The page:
On Sunday when I first heard that there were some 30 fatalities from the Victoria fires, I was shocked. I just didn’t realise that the fires could be that deadly. Now with the death toll over 180 and expected to rise significantly, I thought it was appropriate to post a few thoughts.

Lessons from the fires

1) There are more important things than the global financial crisis.

Last week it was obvious that the most important thing happening was the global financial crisis. This week it’s obvious that the global financial crisis isn’t nearly as important as we thought it was last week.

2) Times of tragedy bring people together.

The outpouring of good wishes and help is good for us. It is healthy for a nation to pull together in the face of hardship. It is tragic when people immediately call on the government to fix the problem.

If you want info on how to help, there is a concise list of organisations at God is My Constant.

3) We are responsible for the lasting consequences of our decisions.

This week many had to make heart-wrenching decisions. People had to weigh the risks with the possible outcomes… homes, livelihoods, and yes, lives were at stake. It pays to be prepared, but when it comes down to it, tough decisions have to be made and outcomes are not guaranteed.

Tragedy merely magnifies what is true of every decision. There are consequences for decisions and we must face them and live with them.

4) People think they know what God is thinking.

It seems inevitable in great tragedy that some religious leader will stand up and claim to know the mind of God on the matter. This time a pastor has made a mockery of Christianity by elevating a dream to the level of divine revelation. If this pastor had more respect for the word of God, he would not claim to know what God simply has not told us.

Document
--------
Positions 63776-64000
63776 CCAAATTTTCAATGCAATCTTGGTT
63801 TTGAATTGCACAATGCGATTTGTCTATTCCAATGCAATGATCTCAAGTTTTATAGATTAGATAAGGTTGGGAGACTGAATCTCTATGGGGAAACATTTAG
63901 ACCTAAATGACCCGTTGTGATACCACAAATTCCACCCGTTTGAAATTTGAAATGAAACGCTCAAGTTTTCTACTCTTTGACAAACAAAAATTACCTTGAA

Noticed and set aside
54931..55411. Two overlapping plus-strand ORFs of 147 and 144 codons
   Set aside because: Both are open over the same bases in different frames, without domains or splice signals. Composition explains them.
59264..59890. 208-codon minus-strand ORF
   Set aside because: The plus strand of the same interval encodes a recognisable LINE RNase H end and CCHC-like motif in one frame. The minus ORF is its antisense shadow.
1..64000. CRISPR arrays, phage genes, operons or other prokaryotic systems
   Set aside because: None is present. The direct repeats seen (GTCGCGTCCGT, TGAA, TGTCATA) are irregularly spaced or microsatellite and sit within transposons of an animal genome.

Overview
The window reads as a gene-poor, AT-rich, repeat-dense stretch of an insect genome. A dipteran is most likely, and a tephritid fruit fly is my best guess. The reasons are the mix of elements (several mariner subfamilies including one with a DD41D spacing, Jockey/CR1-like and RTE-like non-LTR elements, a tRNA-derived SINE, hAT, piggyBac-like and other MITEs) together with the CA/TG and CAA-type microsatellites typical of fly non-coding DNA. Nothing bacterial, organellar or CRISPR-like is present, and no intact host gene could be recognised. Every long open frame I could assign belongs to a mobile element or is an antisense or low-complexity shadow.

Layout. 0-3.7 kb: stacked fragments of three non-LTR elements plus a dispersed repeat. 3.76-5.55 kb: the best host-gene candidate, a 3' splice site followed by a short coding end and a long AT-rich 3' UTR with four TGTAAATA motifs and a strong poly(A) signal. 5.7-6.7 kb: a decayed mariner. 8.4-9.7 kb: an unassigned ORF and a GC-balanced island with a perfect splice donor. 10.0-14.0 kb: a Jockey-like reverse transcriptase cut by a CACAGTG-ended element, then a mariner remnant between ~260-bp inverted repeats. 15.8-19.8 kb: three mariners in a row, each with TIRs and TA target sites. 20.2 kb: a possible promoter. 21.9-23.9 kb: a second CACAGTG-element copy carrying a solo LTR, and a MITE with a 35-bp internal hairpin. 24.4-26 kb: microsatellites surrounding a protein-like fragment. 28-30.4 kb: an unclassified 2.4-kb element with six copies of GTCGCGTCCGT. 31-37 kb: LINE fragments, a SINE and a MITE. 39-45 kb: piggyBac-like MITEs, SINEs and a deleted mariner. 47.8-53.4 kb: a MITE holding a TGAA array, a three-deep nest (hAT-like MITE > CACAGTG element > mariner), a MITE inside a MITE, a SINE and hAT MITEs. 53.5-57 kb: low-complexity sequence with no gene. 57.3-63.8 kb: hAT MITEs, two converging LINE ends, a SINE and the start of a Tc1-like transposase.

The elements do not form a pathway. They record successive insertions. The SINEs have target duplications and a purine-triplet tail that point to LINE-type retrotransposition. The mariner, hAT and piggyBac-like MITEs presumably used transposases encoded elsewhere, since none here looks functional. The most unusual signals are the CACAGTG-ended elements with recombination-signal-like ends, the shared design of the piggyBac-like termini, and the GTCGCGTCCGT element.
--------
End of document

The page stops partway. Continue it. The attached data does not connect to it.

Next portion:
5) People want someone to blame.

There is no proof of arson. Only suspicion at this stage according to the police. But just the suspicion is enough to raise a noisy clamour for retribution.

Now I agree that any arsonists connected with these fires should be charged with murder and brought to justice (whether or not it is first degree or manslaughter is a debatable issue perhaps). But we just don’t know at this stage.

Still, it seems there is something in man that wants to blame someone. We’d blame God, but that’s a bit rich for a nation like ours. I suppose the great disadvantage of being an atheist is that you can’t blame God when tragedy strikes.

6) When we do not understand, we must trust God.

God has been alive and active in Victoria this week. I can’t explain all the implications of that statement, but I do know that God is who he says he is. And he can be trusted. God is working through this for his glory and for the good of his people.

That’s the lesson of Job in the Old Testament. When we do not understand, we always must trust.

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About Jason Harris

Dr Jason Harris is a writer, pastor, and academic. He has authored multiple books, articles, and papers including his book Theological Meditations on the Gospel. Jason has a PhD from James Cook University as well as degrees in theology, music, accounting, and research. Jason has lived in Cairns, Australia since 2007 and serves as pastor at CrossPoint Church. You can contact Jason at

One Comment

  1. Robert 12 February, 2009 at 7:19 am - Reply

    great post Jason, very incisive and thought out. I like this quote:-

    Tragedy merely magnifies what is true of every decision. There are consequences for decisions and we must face them and live with them.

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